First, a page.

Western Classical Music: Building Blocks For Beginners

Parsi Times brings you our monthly column promoting Western Classical Music by leading connoisseur, Khushroo Suntook, Chairman of the National Centre for the Performing Arts (NCPA). Mr. Suntook re-acquaints you to the joys of this unparalleled form of music and invites us to relive its melodic splendour by taking us on a journey into exploring and falling in love with the great Western Classical Music form.


I am afraid my friend, Anil Dharker, stole my thunder, when he argued brilliantly for support of the great classics against the fashion for only licensing to contemporary music (refer to NCPA’s in-house magazine ON STAGE October issue).

I remember a particular incident at Albless Baug, where the venerable violinist, Sebastian Vaz, who taught and played the violin at Parsi navjotes, weddings, and also in symphony concerts that occasionally Mumbai enjoyed. At this particular function, with his eyes closed, he was playing Handel’s Largo, when a young 10 year old ran up to him and said, “Sebastian uncle, ye kya juna music aap bajate hai?” To this, an angry Sebastian shouted “Stupid, ye kabhi juna nahi hota!” How true…. Largo, considered one of the great melodies throughout the centuries, is played on every conceivable instrument, sung by every conceivable voice and still resonates with the power of its music.

Coming specifically to works, you should start perhaps with the piano music of Chopin, which many might be familiar with, since most of our teachers taught simpler works of the master. However, playing these simple notes call for a deep musical sense to make them sound meaningful. So I recommend that you try Rubinstein’s CD or LP of Chopin favourites, and I think you will be pleased. If you like concerts and symphonies, I did mention a few in my last article, but try and get your hands on recordings by the great Jascha Heifetz, arguably the greatest violin virtuoso of the 20th Century.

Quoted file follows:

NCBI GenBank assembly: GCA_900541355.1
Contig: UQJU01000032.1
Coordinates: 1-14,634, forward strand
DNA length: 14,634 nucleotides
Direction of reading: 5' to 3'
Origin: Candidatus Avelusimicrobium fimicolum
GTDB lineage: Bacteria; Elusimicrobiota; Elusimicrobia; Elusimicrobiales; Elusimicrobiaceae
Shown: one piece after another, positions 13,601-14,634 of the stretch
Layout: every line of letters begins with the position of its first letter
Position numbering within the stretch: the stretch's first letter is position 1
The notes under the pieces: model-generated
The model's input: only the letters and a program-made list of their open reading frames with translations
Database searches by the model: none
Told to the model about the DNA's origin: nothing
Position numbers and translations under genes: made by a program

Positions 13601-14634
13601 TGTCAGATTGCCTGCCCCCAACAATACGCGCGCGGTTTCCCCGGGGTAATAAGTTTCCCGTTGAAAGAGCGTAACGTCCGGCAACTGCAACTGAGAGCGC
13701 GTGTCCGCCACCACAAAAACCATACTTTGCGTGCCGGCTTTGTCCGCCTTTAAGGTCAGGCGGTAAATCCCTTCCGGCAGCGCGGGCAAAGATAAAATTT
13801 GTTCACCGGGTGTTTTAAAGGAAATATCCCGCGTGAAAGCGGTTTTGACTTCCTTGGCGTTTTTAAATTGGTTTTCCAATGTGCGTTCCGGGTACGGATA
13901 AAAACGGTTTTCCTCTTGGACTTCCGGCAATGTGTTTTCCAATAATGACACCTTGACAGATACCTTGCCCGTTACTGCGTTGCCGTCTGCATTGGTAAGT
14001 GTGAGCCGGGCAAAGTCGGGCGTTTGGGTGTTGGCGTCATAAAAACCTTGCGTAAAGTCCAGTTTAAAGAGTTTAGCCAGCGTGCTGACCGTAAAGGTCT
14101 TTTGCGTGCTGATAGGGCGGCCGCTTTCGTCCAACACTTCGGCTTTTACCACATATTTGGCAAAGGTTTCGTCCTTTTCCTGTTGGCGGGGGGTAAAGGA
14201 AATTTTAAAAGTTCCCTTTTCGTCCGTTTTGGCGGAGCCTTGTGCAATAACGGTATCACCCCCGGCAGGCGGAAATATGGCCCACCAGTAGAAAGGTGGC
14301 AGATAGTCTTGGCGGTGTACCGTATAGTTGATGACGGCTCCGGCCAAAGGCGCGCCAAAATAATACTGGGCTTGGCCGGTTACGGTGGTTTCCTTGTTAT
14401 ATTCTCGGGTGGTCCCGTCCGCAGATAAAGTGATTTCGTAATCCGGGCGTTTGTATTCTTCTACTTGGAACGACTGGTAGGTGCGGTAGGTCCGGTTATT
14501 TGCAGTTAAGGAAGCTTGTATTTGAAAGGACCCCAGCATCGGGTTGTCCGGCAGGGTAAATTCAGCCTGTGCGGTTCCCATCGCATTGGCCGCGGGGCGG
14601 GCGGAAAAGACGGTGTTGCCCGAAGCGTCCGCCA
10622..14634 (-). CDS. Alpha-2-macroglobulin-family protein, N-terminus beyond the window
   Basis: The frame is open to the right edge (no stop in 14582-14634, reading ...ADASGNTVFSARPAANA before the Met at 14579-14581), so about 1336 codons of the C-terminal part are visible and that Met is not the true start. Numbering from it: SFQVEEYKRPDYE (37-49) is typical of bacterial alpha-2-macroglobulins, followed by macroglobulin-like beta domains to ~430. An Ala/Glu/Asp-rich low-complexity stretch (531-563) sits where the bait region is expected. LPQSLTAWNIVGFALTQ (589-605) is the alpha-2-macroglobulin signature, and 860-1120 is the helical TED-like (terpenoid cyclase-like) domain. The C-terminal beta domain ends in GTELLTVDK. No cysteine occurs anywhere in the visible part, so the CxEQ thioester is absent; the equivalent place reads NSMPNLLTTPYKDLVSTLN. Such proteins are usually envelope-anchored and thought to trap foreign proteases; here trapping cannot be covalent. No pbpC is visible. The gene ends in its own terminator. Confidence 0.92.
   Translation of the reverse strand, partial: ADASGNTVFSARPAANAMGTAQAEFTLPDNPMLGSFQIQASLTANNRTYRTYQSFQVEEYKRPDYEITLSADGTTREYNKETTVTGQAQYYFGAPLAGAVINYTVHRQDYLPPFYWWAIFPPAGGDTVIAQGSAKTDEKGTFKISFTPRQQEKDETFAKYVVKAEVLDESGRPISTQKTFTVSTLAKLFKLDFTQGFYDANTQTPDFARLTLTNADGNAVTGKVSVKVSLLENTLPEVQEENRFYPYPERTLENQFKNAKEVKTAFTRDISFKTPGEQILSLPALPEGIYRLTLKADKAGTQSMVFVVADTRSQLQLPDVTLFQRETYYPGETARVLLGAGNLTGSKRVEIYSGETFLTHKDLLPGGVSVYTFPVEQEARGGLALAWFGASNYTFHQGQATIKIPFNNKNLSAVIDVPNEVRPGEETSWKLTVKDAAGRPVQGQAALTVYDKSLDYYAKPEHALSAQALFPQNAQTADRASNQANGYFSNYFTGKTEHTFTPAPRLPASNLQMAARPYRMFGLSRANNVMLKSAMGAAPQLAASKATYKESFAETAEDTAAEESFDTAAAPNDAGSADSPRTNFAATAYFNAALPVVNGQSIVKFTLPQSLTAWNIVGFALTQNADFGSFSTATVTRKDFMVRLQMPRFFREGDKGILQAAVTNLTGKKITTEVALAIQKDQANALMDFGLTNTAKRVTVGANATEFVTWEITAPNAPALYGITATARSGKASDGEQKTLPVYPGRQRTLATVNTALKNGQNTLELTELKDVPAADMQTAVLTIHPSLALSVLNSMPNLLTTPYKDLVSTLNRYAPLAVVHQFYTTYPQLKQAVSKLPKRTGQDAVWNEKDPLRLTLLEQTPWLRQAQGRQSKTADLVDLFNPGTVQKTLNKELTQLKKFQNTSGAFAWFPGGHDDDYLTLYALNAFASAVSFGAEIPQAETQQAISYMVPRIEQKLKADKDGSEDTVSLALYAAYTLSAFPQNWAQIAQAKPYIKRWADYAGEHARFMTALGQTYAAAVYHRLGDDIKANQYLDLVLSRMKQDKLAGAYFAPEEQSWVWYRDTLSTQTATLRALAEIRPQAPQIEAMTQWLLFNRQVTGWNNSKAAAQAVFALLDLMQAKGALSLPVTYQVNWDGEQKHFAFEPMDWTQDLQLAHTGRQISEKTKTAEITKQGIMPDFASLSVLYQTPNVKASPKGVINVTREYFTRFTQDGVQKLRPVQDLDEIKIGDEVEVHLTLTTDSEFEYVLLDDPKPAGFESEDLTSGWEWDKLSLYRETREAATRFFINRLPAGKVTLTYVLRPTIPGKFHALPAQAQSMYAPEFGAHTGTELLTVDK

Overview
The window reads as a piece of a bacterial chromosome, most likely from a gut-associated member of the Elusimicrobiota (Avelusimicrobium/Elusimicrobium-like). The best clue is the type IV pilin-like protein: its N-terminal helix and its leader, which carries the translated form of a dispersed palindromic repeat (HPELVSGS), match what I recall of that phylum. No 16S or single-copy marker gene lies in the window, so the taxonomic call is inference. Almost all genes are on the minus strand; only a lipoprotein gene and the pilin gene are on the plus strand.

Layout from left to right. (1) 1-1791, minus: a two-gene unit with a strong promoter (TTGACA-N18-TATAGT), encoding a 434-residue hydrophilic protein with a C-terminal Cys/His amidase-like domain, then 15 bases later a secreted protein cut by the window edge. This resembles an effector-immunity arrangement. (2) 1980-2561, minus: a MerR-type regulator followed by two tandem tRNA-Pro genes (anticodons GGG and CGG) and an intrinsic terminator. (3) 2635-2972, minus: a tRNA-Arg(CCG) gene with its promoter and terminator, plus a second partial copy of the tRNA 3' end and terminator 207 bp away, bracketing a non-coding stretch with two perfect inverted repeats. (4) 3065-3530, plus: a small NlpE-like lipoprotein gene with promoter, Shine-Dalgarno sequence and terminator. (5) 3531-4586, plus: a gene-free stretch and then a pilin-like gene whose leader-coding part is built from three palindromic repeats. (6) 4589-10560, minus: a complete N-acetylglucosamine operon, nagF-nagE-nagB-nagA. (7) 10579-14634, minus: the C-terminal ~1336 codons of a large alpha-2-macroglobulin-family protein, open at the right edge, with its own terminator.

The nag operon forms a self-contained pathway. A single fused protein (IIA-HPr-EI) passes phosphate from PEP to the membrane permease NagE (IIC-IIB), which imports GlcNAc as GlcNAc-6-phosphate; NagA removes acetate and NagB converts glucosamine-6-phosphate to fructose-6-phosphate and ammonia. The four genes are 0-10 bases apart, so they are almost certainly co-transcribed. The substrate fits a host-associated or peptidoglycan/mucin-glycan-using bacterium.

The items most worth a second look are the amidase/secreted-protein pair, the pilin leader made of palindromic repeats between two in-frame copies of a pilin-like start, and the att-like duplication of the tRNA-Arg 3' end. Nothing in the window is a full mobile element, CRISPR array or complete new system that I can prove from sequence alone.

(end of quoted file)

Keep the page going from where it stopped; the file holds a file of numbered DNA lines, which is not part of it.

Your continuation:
After a recital, George Bernard Shaw, who incidentally started life as a music critic, and a severe one, went up to the young Jascha Heifetz and said, “Young man, I recommend that you play one wrong note before you go to sleep tonight, because such perfection angers the Gods!” He was considered cold and icy by some of the more romantic critics, but his playing had a certain effortless virtuosity allied with musicality so that he was indeed a role model for all violinists. Do try to listen to as many of his CDs as possible – our own Rhythm House (Fort, South Bombay) had a full set of 65 CDs, which was sold out very fast

Today we live in a golden world of access to listening, whether it is through YouTube, FM radio and our own systems. Perhaps the access to these facilities might lead to some degree of complacency. Remember when we were younger, we had to fight for every 78 rpm record! So, for you – the young and the not-so-young, wanting to enter this magical world, there is no excuse. Do take the plunge, but if you feel you are too devoted to some other art form, at least get your friends and children interested. Believe me they will bless you!

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